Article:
Heres some new credentials. Food Science degree and Agricultural Engineering degree from one of the top food science programs and engineering colleges in the country, several years of experience as a food process engineer at Fortune 100 companies, and someone who did literature searches on MSG BEFORE there was a public internet. I quit the food industry and a high paying job because what Vrtu1 is trying to tell you is true. I also happen to be allergic to apples, carrots, soy, peanuts as well as pollen. I also used to be extremely sensitive to MSG. I was heavily exposed to it at my first job when I was also working with nutrasweet. This was all before I developed food allergies. Based on research just out in May of 2001 from Johns Hopkins, the nervous system and the immune system are linked in ways that surprised the researchers themselves. It should be noted that many adults who are MSG sensitive also have diagnosed food allergies, which are supposed to be rare in adults. Guess what? MSG and aspartame are excitatory neurotransmitters. That means - people with allergy should definitely be concerned about food additives that stimulate the nervous system. That specifically means MSG and aspartame. It has been proven and actually written IN PRINT that MSG can induce asthma. (Another topic mentioned frequently on this site.) By some fly by night organization on the web? No, by the FDA, and the FASEB. I started the website [url=""""][/url] for scientific skeptics who need real research findings to back up claims and for curious researchers with more questions than answers. University research is hardly unbiased anymore - my old alma mater - Rutgers University, renamed the Food Science building after Kraft, since I graduated. Also, the Glutamate Association is not Chaos from an old Maxwell Smart episode, but a real organization with a very large budget for PR and a mission to keep you in the dark. If they were interested in the truth, they would not have used aspartame or tomato juice in the placebo since aspartic acid is converted to glutamate in the body, and tomato juice is already naturally high in free glutamate. I grant that pollen allergy does not help me deal with my food allergies at the same time, but Vrtu1 has some very valid points. Instead of behaving like the five blind men describing an elephant, perhaps we can try to see the whole picture with real vision, and recognize that these may be different parts of the very same animal.

Everyone is of course entitled to THEIR OWN OPINION.... but putting it in this particular venue was not appropriate.

I can find evidence (both off and on line) to suggest that peanut allergies can be readily ""cured"" in a few weeks or months of alternative treatment. There are in fact books written on this subject.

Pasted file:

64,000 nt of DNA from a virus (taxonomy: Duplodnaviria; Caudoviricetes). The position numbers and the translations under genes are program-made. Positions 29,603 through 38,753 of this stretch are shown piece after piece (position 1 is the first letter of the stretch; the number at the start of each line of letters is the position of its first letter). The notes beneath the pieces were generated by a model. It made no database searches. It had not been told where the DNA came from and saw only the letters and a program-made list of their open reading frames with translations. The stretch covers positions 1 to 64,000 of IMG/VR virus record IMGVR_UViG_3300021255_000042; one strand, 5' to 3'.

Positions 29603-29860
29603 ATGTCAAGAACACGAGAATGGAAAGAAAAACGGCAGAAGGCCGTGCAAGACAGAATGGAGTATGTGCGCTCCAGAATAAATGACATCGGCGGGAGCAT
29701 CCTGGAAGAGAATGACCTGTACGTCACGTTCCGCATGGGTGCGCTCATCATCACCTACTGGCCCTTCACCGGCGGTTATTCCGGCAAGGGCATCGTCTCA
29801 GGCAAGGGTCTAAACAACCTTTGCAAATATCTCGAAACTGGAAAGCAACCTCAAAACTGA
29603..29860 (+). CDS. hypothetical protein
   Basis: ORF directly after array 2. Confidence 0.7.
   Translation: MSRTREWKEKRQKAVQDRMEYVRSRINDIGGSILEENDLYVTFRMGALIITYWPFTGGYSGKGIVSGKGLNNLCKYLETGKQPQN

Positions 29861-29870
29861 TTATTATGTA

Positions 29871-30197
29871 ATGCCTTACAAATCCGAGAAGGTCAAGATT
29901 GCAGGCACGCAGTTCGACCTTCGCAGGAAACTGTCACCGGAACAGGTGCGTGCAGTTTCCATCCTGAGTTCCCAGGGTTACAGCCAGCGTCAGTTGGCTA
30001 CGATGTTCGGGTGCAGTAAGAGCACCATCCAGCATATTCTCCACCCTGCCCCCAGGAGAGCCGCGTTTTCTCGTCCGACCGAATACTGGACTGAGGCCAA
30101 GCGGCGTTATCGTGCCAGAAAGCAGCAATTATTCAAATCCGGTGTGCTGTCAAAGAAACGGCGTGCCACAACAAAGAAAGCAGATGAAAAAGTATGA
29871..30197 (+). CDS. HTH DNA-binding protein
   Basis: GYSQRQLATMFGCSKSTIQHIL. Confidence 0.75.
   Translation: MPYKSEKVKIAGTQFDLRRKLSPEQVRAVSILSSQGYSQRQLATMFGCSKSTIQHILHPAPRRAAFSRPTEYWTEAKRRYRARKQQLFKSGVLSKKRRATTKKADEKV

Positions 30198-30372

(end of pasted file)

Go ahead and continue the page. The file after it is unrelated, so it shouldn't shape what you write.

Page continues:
Many of the research journal articles that are available about MSG strongly support the idea that for MOST people, MSG is in fact, just what our government has always maintained it to be - GRAS. (generally recognized as safe) Yes, glutamate is a neurotransmitter.... naturally NIH is interested in this subject, just as it is interested in many others.

To support my opinion, I will tell you that I have very good familiarity with this subject- as you may have noticed, it is one of my pet peeves. Another pet peeve and common myth of the ""organic"" food movement is that natural phytochemicals are somehow less toxic or harmful than manufactured ones. News flash- most of the ""manufactured"" chemicals are naturally derived, number one, and number two, the most toxic substances known are naturally derived. Tetrodotoxin, TTX (puffer fish toxin) for example. I often wonder why it does not occur to any of the organic food consumers who do it out of paranoia (as you apparently do) that much of the information you get comes from the same organic food producers you are all supporting?

Want to know whats behind my opinion? I have an earned doctorate in bioanalytical chemistry and was an active scientist conducting university research until quite recently. My doctoral research was conducted in CNS neuroscience, and I have a pretty good understanding of experimental design (or serious flaws in it) when reading a research article. Ive done my share of reviewing as well, and I know precisely what goes into producing a peer reviewed article. Frankly, the two things that tell you the most in any article are the figures and the statistics that go with the data. What a shame for the uninitiated that those things are not included in titles or abstracts.

Well, no matter... you are no doubt digging in seed potatoes as I write. Lucky you that you have the time and ability to do so. The early middle ages seem fabulous, do they? Why was it again that they called them the ""dark"" ages? [img][/img]